TheCarConnection.com has driven the new 2009 Infiniti FX, and thinks it’s one of the most exciting-looking sport-utes around. It may seem like a subtle renovation of the existing crossover, but comparing them side by side reveals a more dramatic change. The new FX is even more coupelike--just in time, as luxury brands like BMW are adding their own "crossover coupes." And the interior is brimming with a modern style that’s not derivative of other SUVs.
2009 INFINITI FX
The 2009 Infiniti FX has urgent acceleration through its optional V-8, and handling is great, though the ride is still a little too firm.
The CarConnection.com found that reviewers like performance of the 2009 Infiniti FX, though not necessarily in the base model.
Most reviewers from across the Web agree that the increased horsepower in both the Infiniti FX35 and Infiniti FX50 is a good thing. Cars.com reviewers were pleased with the improved performance of the FX; Infiniti now offers "a 390-horsepower V-8 powers the FX 50, while a 303-hp V-6 powers the FX 35."
Car and Driver adores the FX50. “This new V-8 packs a mega-punch. We saw 60 mph flash past in 5.0 seconds in our FX50S, with the quarter-mile dispatched in 13.6 seconds at 104 mph. That’s quicker than a Mustang GT.” ConsumerGuide, though, feels that the Infiniti 2009 FX35 is just "adequately powerful on the highway."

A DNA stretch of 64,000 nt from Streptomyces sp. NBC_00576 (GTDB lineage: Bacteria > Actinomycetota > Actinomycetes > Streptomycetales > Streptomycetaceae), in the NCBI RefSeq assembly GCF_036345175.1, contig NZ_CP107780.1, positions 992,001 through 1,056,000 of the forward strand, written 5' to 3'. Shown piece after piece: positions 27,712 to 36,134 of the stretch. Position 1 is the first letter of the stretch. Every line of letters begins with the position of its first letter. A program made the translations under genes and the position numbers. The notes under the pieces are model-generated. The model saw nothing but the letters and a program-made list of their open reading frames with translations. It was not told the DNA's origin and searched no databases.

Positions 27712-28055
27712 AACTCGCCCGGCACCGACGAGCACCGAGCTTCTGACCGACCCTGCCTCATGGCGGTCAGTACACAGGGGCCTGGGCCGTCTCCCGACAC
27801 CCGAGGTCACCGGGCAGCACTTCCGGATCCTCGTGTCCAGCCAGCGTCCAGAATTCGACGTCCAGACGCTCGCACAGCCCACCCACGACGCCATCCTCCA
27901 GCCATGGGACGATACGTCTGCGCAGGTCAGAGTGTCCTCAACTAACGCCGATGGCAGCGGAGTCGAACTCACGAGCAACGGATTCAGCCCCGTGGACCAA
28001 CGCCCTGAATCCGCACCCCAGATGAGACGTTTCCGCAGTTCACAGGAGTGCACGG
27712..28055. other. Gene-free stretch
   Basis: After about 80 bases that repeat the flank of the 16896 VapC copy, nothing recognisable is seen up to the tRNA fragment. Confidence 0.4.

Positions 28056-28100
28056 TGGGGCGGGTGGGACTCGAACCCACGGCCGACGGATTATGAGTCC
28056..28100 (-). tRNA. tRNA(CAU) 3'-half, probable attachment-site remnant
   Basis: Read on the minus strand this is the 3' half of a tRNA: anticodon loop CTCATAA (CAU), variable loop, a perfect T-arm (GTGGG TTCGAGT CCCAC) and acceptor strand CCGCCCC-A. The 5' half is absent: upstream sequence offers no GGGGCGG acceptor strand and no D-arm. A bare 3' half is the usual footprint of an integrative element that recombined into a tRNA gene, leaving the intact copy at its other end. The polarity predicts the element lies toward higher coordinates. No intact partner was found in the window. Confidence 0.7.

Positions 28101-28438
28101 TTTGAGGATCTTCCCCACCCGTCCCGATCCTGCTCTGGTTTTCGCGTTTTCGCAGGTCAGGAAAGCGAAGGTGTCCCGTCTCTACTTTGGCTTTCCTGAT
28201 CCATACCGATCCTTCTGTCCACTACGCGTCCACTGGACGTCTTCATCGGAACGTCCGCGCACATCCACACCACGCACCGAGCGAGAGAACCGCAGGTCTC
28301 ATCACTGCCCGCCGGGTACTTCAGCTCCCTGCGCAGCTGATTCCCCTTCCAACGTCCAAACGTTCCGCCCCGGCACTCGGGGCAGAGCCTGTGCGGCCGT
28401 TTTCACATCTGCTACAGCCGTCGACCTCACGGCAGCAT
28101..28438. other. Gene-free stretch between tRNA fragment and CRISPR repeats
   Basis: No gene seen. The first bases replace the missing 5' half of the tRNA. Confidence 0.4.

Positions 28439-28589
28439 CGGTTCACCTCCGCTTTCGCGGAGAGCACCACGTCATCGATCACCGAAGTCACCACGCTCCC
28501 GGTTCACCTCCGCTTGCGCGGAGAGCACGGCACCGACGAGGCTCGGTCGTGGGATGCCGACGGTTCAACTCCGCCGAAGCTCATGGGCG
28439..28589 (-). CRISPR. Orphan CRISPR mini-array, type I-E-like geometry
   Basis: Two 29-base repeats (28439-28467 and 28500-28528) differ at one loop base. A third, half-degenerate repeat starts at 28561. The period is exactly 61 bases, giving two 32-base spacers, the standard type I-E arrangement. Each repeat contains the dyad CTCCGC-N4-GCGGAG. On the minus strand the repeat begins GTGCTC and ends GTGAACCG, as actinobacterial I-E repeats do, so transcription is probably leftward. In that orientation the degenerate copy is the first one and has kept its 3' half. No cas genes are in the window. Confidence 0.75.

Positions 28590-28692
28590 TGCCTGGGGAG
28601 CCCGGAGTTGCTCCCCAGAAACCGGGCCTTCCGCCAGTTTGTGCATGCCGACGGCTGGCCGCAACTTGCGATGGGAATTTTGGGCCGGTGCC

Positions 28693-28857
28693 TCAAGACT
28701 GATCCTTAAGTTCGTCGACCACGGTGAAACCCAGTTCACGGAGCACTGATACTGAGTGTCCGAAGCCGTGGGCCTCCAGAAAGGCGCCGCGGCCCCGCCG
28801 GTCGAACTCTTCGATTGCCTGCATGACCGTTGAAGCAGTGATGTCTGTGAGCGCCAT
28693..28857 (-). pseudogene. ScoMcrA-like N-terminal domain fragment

ConsumerGuide also notes that the "busy 7-speed automatic is indecisive and too quick to shift during hill climbs or highway passing maneuvers." Autoblog reviewers say when taking the FX on back roads, the FX's capabilities made them feel "less than impressed." Additionally, "shifts are somewhat sluggish and the paddle shifters aren't nearly as immediate as they need to be." In contrast, “the engine and transmission are well matched,” Motor Trend says. “Power comes quickly and effortlessly as the FX50 rockets to speed, and the transmission makes it easy to keep things in check when descending steep grades. Under light to moderate acceleration, the seven-speed's close-ratio shifts are quick and smooth; pushing it makes the shifts hard-thumping pulses.”